top of page

What Causes Antibiotic Resistance | What Is Antibiotic Resistance |How To Stop Antibiotic Resistance

Updated: Apr 14

What Causes Antibiotic Resistance | What Is Antibiotic Resistance | How To Stop Antibiotic Resistance - Bacterial Resistance - Antibiotic Awareness Week.

Antibiotic resistance is one of the biggest threats to global health, food security, and development today.

It is estimated that 5,000 deaths are caused every year in England because antibiotics no longer work for some infections and this figure is set to rise with experts predicting that in just over 30 years antibiotic resistance will kill more people than cancer and diabetes combined.

Antibiotics help ward off infections during chemotherapy, caesarean sections and other surgery. They also treat serious bacterial infections, such as pneumonia, meningitis and sepsis, but they are being used for everyday viral infections, such as colds or flu, where they are not effective. Taking antibiotics encourages harmful bacteria that live inside you to become resistant. That means that antibiotics may not work when you really need them.

The overuse of antibiotics in recent years means they're becoming less effective and has led to the emergence of "superbugs". These are strains of bacteria that have developed resistance to many different types of antibiotics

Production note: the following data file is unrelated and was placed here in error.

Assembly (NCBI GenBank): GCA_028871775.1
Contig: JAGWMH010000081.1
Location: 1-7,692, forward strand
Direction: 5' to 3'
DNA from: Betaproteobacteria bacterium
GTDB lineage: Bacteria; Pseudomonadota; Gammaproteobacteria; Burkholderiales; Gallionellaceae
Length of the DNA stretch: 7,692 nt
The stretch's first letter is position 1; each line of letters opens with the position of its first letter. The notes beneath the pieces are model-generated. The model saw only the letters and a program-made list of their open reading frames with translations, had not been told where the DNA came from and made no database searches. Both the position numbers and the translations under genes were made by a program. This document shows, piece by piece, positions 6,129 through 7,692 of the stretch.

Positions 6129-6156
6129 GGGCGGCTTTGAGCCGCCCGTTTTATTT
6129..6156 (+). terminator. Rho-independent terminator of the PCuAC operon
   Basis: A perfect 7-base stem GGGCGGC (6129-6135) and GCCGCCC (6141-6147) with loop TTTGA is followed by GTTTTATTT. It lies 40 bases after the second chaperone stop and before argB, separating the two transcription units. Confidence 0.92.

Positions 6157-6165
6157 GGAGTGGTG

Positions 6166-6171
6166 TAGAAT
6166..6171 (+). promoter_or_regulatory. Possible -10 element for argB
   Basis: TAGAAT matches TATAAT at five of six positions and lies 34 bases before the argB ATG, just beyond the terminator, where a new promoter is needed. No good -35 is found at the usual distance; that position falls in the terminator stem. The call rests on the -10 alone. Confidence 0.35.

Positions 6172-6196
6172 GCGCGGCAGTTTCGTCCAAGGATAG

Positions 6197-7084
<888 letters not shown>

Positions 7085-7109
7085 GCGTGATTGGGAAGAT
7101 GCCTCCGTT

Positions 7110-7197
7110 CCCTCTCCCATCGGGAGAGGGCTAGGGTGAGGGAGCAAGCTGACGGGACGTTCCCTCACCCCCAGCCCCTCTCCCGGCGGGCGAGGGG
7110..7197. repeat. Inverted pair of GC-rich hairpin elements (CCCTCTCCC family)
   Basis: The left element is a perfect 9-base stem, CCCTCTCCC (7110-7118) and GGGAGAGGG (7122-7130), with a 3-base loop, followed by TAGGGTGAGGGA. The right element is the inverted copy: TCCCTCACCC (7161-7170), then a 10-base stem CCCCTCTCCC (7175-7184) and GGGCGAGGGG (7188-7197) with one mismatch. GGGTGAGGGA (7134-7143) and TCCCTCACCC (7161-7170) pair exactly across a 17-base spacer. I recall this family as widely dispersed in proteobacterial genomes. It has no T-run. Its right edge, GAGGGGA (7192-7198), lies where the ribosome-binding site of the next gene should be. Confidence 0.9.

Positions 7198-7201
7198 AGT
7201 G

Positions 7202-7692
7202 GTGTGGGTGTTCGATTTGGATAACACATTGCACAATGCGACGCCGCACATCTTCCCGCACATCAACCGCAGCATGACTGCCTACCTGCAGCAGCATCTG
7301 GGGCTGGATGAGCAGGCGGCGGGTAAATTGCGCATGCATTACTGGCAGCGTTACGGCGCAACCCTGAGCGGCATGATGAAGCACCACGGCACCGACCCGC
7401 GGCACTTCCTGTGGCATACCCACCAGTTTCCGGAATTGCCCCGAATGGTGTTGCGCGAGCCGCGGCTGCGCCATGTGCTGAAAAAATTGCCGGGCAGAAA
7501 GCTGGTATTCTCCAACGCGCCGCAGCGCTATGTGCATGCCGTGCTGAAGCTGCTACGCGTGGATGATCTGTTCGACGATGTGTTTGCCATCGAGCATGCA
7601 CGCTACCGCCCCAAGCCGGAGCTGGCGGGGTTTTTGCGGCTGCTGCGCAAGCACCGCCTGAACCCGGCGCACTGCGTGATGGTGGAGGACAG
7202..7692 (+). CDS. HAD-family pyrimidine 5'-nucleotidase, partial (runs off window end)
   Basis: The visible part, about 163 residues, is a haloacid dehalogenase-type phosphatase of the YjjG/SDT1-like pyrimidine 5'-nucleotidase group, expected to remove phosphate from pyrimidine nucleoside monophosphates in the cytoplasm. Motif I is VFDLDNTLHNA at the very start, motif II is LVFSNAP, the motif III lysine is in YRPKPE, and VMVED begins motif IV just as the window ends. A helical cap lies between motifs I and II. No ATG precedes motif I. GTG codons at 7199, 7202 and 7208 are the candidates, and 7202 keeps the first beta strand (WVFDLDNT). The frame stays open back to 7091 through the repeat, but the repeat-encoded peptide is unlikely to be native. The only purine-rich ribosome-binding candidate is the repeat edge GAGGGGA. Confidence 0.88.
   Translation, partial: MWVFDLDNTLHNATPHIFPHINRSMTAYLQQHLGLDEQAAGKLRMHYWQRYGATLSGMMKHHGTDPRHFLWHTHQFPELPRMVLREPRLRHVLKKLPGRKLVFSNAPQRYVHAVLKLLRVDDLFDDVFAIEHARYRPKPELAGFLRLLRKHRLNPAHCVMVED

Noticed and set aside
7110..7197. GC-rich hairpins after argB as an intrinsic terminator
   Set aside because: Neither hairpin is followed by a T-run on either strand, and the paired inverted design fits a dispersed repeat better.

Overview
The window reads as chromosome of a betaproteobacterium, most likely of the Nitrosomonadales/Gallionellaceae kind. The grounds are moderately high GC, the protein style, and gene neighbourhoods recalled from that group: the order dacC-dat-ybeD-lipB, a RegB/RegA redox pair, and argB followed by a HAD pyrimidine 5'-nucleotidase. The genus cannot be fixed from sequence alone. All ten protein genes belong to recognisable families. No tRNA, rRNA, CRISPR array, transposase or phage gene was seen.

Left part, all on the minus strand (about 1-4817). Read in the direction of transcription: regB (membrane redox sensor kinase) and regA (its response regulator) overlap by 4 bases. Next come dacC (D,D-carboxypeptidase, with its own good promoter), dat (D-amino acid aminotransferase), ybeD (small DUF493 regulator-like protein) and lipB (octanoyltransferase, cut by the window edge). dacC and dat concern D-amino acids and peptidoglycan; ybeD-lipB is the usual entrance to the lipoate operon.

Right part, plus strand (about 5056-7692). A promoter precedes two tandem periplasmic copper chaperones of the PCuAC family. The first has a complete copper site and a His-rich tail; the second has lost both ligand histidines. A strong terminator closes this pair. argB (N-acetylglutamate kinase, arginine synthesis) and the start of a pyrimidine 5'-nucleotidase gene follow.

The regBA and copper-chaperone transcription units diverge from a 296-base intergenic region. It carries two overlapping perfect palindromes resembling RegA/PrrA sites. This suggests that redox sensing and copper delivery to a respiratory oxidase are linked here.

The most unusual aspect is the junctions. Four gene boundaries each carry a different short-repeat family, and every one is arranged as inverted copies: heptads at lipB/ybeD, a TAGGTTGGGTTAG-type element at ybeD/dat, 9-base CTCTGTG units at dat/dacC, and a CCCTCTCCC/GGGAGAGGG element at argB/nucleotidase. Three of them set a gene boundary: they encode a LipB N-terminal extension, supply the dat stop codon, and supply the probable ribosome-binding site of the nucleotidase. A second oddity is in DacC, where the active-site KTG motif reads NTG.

If you or a family member are feeling unwell, have a cold or flu and

you haven’t been prescribed antibiotics, here are some effective

self-care ways to help you feel better:

• Ask your pharmacist to recommend medicines to help with

symptoms or pain.

• Get plenty of rest.

• Make sure you or your child drink enough to avoid feeling thirsty.

• Fever is a sign the body is fighting the infection and usually gets

better by itself in most cases. You can use paracetamol if you or

your child are uncomfortable as a result of a fever.

• Make sure to use a tissue for your nose and wash your hands

frequently to avoid spreading your infection to family and friends.


Here are a few guidelines to help you judge how long some common illnesses and symptoms should last for:

• Earache (middle ear infection) most people are better by 8 days

• Sore throat most people are better by 7–8 days

• Sinusitis (adults only) most people are better by 14–21 days

• Cold most people are better by 14 days

• Cough or bronchitis most people are better by 21 days

Want to see more videos about everything health and pharmacy? Let me know in the comments below. Subscribe for new videos ▶

Lets Connect:

About Me:

Prescribing Media Pharmacist | Bringing Science Through New Film Every Monday | Extreme Optimist


This video is for information only and should not be used for the diagnosis or treatment of medical conditions. Abraham The Pharmacist has used all reasonable care in compiling the information but make no warranty as to its accuracy. Always consult a doctor or other healthcare professional for diagnosis and treatment of medical conditions.




bottom of page